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Dining Out 3 minutes 12 December 2019

The Best Mediterranean Restaurants in D.C.

Our inspectors recognized these restaurants as the best of the best.

Mediterranean cuisine

Since its earliest days, Washington, D.C. has played host to swaths of European diplomats who bring their proud cultures and cuisines along with them. Designed by the French-American engineer Pierre Charles L’Enfant, even the city of D.C. itself inspires an Old World mindset, with wide tree-lined streets and plentiful parks and monuments.

It’s no wonder some of the best chefs of Mediterranean cuisine have chosen Washington, D.C. as their city of choice. Here are six Mediterranean restaurants recognized by our inspectors as exceptional.

Hazel

Shaw

Designation: Bib Gourmand

What Our Inspectors Say: "Tucked into DC’s hip Shaw neighborhood, this charmer is low-lit and cozy by evening, with Sunday brunch offering a brighter ambience, care of jumbo windows and a lovely patio. Chef Robert Curtis is now at the helm, and the kitchen has veered in a new direction. The dishes reflect a global mash-up of ingredients, though with urfa peppers and zhug dotting the menu, it clearly leans eastern Mediterranean. Begin on the light side with a trio of spreads—zhug, tahini and carrot hoydari; then savor the richness of honey-drizzled foie gras. Fluffy gnocchi with a poblano-pork ragout is perfection, not unlike the Rohan duck, which shows off a definitive Mediterranean spirit thanks to lentils, spiced carrots, as well as harissa-spiced duck legs and meaty roulade."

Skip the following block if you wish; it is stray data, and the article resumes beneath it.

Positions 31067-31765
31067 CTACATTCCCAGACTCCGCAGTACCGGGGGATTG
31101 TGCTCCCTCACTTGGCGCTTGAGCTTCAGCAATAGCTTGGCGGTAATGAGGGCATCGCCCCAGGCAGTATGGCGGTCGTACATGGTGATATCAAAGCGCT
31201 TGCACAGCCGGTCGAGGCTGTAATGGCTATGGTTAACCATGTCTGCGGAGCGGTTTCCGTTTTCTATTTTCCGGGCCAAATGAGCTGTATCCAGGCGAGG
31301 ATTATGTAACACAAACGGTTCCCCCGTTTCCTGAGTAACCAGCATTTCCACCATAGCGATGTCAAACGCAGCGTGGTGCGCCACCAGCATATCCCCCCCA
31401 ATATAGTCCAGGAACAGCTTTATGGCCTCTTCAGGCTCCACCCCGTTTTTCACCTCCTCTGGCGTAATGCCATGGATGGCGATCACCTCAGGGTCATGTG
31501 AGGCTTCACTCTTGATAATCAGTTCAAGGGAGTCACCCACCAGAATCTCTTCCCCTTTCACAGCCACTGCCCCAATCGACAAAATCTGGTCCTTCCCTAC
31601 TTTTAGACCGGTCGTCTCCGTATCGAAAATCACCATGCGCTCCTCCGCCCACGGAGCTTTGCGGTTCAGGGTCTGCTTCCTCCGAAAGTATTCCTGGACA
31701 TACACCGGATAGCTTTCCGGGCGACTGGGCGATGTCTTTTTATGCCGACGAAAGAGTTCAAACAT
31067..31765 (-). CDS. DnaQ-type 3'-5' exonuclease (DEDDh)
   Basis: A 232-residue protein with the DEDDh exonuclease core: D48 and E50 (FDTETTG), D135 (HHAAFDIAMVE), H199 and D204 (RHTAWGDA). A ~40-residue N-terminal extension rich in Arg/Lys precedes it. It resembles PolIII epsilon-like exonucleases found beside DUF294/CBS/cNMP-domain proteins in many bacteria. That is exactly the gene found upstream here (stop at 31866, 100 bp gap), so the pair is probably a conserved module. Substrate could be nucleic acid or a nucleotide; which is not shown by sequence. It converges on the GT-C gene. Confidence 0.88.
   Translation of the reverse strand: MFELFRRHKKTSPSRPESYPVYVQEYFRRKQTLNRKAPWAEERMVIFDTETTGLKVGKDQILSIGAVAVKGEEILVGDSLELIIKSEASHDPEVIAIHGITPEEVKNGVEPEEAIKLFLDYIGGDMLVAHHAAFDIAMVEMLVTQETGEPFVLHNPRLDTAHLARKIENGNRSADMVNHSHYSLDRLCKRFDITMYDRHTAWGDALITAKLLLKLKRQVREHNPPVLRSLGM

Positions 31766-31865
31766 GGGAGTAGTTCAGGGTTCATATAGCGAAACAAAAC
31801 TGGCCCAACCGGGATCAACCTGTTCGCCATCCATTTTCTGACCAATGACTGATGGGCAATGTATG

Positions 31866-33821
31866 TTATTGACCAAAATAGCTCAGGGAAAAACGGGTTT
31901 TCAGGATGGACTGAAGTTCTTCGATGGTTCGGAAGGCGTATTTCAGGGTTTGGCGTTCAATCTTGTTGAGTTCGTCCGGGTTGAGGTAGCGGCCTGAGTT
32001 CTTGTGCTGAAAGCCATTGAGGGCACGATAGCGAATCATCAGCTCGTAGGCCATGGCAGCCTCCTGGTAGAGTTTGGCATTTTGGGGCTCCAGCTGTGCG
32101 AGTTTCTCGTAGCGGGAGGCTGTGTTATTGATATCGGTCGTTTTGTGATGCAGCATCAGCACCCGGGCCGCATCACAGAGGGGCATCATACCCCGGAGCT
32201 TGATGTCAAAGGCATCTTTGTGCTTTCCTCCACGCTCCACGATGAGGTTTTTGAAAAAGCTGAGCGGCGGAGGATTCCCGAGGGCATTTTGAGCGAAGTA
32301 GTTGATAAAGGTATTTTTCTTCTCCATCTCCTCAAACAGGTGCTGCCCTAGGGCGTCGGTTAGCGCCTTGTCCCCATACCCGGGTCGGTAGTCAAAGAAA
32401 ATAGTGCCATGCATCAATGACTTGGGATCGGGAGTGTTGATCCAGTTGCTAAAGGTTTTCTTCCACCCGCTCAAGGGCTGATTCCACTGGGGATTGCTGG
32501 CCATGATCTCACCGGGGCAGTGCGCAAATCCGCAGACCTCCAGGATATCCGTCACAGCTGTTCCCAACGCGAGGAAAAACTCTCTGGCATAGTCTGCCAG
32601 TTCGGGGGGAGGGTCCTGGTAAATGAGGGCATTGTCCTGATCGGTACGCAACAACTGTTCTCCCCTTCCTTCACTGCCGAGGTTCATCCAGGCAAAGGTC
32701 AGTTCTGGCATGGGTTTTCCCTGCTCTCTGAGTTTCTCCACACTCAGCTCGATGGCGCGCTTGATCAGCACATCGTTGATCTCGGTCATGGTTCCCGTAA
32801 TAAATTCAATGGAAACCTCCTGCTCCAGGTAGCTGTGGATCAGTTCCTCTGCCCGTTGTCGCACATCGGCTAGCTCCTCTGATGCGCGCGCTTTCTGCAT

Olivia

Penn Quarter

Designation: The Plate

What Our Inspectors Say: "If you took a few row homes, opened them into one large space, and then styled them with a modern maritime sensibility (draped netting with large glass jugs), you'd have Olivia. From its white painted brick to its Edison bulb light fixtures, Olivia has a relaxed and modern elegance. Feel like throwing a party? The cute private rooms with floral themes are just the place. Like the European-focused wine list, dotted with Sicilian, Greek and French bottles, the menu skips around the continent. Chickpea ravioli, with a melange of mushrooms for a twist on bolognese, displays creativity, while the Galician-style octopus carpaccio is another keeper. Wrapped in Serrano ham and thinly sliced to resemble charcuterie, it's both tender and flavorful."

The interior of Iron Gate. (Photo by Scott Suchman.)
The interior of Iron Gate. (Photo by Scott Suchman.)

Iron Gate

Dupont Circle

Designation: The Plate

What Our Inspectors Say: “Blessed with one of the coolest dining spaces in the city (a former stable and carriageway tucked inside a historic townhouse), Iron Gate has a good thing going even before you take your first bite. Its cozy dining room features rustic dark wood beams, sleek leather banquettes and a roaring fireplace; while out back, a lovely—and lively—trellised garden patio stays heated and open nearly year-round. The good news is the food is just as exceptional—dinner features an à la carte menu with dishes that meander between Greek, Italian and Mediterranean flavors. Sesame-crusted feta finds perfect harmony in sweet and tart vin cotto and honey; while caramelized ricotta gnocchi gets a leg up from pork sausage ragù, chile pepper and a dusting of Parmesan.”